When you upgrade your system to SQL Server 2008 R2, you’ll know that the instance is at that version by using the standard commands like SELECT @@VERSION or EXEC xp_msver. My system came back with this info when I typed those:

Microsoft SQL Server 2008 R2 (RTM) - 10.50.1600.1 (Intel X86)   Apr  2 2010 15:53:02   Copyright (c) Microsoft Corporation  Developer Edition on Windows NT 6.0 <X86> (Build 6002: Service Pack 2) (Hypervisor)

Index Name Internal_Value Character_Value
1 ProductName NULL Microsoft SQL Server
2 ProductVersion 655410 10.50.1600.1
3 Language 1033 English (United States)
4 Platform NULL NT INTEL X86
5 Comments NULL SQL
6 CompanyName NULL Microsoft Corporation
7 FileDescription NULL SQL Server Windows NT
8 FileVersion NULL 2009.0100.1600.01 ((KJ_RTM).100402-1540 )
9 InternalName NULL SQLSERVR
10 LegalCopyright NULL Microsoft Corp. All rights reserved.
11 LegalTrademarks NULL Microsoft SQL Server is a registered trademark of Microsoft Corporation.
12 OriginalFilename NULL SQLSERVR.EXE
13 PrivateBuild NULL NULL
14 SpecialBuild 104857601 NULL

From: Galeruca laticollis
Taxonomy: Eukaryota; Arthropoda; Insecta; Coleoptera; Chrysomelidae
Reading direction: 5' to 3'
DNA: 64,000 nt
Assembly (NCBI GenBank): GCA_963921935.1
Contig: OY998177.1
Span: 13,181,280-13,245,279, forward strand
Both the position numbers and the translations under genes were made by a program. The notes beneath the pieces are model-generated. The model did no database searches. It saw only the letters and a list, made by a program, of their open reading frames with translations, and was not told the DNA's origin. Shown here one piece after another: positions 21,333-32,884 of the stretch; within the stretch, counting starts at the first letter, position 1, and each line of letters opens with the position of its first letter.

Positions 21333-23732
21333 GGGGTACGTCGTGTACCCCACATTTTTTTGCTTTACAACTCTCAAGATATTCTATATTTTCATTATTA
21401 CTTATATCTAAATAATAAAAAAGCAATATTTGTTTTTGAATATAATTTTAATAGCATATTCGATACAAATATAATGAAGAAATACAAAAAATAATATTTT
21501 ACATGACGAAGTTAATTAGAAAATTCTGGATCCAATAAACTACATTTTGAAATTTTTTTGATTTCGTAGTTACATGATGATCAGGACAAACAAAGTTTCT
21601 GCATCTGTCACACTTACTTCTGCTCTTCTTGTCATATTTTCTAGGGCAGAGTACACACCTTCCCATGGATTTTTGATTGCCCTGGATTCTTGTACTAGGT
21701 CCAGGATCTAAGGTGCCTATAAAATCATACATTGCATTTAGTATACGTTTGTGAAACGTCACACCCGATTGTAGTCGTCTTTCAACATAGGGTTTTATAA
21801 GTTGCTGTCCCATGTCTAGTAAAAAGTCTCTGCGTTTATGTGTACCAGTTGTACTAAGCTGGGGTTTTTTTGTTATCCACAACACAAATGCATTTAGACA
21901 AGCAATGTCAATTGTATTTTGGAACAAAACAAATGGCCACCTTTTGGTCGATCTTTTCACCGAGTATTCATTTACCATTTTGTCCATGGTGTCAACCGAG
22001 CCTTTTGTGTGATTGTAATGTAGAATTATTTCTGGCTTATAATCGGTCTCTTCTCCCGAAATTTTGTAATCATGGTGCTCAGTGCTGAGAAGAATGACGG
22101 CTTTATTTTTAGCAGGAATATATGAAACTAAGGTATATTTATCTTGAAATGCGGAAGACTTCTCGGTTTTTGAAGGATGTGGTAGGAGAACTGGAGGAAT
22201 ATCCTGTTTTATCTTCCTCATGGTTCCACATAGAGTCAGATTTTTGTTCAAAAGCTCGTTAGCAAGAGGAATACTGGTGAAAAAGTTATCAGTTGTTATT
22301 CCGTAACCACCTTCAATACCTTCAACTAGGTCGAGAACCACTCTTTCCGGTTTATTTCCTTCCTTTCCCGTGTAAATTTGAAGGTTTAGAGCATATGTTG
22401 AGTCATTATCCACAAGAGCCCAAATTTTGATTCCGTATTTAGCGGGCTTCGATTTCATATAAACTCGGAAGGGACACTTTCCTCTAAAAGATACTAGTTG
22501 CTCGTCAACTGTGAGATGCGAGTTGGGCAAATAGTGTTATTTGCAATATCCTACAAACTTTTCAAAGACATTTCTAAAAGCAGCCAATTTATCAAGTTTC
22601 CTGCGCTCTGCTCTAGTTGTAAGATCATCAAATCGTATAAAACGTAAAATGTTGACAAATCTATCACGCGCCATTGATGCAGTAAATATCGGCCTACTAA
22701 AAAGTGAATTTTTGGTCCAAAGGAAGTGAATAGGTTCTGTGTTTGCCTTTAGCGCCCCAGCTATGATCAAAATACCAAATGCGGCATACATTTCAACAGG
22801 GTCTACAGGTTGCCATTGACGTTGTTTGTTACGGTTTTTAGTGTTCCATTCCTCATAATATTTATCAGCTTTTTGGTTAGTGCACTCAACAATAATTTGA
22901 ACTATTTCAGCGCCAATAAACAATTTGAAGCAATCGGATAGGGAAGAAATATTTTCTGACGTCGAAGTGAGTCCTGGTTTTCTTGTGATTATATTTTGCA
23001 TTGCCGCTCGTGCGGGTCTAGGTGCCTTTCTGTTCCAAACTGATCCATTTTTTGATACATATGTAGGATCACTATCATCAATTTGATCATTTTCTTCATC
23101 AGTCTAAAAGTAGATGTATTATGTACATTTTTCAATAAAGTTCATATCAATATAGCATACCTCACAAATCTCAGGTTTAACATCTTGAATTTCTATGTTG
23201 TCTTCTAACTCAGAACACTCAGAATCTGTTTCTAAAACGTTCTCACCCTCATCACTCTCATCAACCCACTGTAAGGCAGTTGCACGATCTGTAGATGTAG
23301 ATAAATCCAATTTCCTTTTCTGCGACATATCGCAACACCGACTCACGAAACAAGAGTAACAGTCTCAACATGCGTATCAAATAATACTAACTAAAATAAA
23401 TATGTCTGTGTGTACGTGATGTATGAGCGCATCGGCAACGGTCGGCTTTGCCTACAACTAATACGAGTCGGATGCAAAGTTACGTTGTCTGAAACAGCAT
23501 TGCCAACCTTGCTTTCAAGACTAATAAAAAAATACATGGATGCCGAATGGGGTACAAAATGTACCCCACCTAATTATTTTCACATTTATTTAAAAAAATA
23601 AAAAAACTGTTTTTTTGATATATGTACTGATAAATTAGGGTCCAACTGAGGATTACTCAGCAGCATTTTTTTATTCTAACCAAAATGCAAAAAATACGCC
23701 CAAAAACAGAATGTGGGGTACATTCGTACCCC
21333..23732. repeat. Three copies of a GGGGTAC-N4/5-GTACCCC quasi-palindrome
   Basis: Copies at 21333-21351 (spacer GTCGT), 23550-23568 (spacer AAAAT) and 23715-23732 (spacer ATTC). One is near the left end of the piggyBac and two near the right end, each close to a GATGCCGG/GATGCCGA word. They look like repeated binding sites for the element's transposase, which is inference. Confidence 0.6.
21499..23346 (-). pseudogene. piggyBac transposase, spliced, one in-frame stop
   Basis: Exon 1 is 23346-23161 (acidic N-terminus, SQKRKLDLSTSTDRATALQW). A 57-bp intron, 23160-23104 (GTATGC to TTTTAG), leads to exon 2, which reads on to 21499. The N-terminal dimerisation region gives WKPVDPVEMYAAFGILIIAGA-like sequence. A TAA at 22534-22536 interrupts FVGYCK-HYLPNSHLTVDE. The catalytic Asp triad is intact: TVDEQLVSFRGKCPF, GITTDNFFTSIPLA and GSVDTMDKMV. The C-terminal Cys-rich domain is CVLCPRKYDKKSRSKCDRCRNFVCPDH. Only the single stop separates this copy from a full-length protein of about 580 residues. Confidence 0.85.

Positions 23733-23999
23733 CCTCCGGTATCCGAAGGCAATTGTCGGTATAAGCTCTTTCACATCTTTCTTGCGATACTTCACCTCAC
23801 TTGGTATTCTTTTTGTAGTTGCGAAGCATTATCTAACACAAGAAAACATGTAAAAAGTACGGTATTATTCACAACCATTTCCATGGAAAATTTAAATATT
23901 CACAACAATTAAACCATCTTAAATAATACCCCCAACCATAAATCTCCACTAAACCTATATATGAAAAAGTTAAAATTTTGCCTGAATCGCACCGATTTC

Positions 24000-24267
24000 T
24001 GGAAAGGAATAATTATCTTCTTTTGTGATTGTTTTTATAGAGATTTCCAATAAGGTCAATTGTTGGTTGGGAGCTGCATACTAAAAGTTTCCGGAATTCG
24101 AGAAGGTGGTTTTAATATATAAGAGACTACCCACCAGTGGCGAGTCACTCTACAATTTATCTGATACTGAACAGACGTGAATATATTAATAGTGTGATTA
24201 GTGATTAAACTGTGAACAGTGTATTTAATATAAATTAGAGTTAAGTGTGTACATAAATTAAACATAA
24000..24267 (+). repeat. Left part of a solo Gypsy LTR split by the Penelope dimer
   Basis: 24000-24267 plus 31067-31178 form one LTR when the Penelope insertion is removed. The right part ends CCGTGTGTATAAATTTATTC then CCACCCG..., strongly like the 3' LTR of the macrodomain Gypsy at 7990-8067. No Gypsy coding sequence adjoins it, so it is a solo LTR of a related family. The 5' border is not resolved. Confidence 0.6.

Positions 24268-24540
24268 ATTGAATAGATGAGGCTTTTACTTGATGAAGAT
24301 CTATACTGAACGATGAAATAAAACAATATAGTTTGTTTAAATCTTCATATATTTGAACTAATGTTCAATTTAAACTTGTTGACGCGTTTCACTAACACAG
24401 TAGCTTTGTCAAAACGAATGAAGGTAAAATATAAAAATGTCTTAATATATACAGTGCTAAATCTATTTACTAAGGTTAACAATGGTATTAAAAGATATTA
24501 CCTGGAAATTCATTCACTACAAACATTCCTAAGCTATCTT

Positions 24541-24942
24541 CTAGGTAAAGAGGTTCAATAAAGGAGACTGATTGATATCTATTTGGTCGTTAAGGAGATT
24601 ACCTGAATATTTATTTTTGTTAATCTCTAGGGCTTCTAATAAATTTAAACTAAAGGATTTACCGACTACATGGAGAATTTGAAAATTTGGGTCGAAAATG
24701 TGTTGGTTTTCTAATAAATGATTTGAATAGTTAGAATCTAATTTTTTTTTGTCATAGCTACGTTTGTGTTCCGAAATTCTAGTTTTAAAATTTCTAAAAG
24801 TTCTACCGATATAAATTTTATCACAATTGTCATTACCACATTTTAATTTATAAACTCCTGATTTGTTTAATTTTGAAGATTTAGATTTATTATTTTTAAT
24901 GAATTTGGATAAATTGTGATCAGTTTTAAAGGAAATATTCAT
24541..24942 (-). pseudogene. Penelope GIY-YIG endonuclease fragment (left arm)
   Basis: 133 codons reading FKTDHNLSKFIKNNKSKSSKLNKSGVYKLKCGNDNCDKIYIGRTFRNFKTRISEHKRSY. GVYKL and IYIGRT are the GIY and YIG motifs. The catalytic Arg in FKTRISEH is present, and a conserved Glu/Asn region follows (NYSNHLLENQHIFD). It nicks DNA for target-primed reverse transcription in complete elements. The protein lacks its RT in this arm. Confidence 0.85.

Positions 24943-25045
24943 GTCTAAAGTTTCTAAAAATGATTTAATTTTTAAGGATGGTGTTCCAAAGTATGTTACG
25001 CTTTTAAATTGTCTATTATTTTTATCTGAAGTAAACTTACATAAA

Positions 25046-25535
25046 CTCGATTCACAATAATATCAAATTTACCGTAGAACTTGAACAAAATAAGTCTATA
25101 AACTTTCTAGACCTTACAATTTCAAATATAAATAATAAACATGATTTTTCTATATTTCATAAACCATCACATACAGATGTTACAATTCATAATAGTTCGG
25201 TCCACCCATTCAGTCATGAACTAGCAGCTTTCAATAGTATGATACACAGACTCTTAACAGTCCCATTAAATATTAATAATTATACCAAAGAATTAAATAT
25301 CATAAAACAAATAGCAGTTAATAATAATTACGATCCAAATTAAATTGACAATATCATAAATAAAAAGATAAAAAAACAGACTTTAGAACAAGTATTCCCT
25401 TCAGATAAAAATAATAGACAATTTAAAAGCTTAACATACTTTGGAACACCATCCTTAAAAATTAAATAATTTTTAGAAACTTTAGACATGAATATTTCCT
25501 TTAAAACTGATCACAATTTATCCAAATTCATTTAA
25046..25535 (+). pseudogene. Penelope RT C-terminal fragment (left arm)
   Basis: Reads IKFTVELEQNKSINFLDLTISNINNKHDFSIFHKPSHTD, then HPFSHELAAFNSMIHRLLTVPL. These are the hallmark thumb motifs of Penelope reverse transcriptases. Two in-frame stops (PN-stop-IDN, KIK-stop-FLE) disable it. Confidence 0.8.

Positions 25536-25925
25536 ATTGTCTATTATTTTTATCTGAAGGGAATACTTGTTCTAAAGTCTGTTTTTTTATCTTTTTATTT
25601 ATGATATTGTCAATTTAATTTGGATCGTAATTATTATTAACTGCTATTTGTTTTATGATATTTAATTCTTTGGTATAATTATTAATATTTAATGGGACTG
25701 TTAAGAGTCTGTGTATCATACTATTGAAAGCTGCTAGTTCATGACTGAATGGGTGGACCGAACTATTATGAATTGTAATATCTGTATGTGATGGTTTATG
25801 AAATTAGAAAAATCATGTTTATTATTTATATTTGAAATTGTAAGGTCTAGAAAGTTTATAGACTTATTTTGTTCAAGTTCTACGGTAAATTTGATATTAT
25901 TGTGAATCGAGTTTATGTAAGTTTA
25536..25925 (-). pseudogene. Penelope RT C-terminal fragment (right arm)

15 WindowsVersion 393347078 6.0 (6002)
16 ProcessorCount 1 1
17 ProcessorActiveMask 1 1
18 ProcessorType 586 PROCESSOR_INTEL_PENTIUM
19 PhysicalMemory 2047 2047 (2146934784)
20 Product ID NULL NULL

 

But a database properties are separate from the Instance. After an upgrade, you always want to make sure that the compatibility options (which have much to do with how NULLs and other objects are treated) is at what you expect. For the most part, as long as the application can handle it, I set my compatibility levels to the latest version. For SQL Server 2008, that was “10.0” or “10”. You can do this with the ALTER DATABASE command or you can just right-click the database and select “Properties” and then “Database Options” in SQL Server Management Studio.

To check the database compatibility level, I use this query:

SELECT

name, cmptlevel

FROM

sys.sysdatabases

When I did that this morning I saw that the databases (all of them) were at 10.0 – not 10.5 like the Instance. That’s expected – we didn’t revise the database format up with the Instance for this particular release.

Didn’t want to catch you by surprise on that. While your databases should be at the “proper” level for your situation, you can’t rely on the compatibility level to indicate the Instance level.

More info on the ALTER DATABASE command in SQL Server 2008 R2 is here: http://technet.microsoft.com/en-us/library/bb510680(SQL.105).aspx